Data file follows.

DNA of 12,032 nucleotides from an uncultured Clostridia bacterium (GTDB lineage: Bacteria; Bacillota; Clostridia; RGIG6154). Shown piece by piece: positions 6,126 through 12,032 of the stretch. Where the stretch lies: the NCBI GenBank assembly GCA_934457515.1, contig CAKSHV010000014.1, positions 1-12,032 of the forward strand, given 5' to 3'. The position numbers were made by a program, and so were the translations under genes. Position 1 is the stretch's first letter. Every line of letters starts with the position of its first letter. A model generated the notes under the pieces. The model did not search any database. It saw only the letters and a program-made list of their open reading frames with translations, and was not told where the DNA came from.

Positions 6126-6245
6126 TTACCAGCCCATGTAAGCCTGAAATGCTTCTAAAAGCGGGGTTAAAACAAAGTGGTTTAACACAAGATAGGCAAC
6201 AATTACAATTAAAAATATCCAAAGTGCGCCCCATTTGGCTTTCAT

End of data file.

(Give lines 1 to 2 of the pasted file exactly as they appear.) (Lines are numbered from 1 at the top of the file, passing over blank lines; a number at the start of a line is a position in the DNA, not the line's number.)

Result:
DNA of 12,032 nucleotides from an uncultured Clostridia bacterium (GTDB lineage: Bacteria; Bacillota; Clostridia; RGIG6154). Shown piece by piece: positions 6,126 through 12,032 of the stretch. Where the stretch lies: the NCBI GenBank assembly GCA_934457515.1, contig CAKSHV010000014.1, positions 1-12,032 of the forward strand, given 5' to 3'. The position numbers were made by a program, and so were the translations under genes. Position 1 is the stretch's first letter. Every line of letters starts with the position of its first letter. A model generated the notes under the pieces. The model did not search any database. It saw only the letters and a program-made list of their open reading frames with translations, and was not told where the DNA came from.

Positions 6126-6245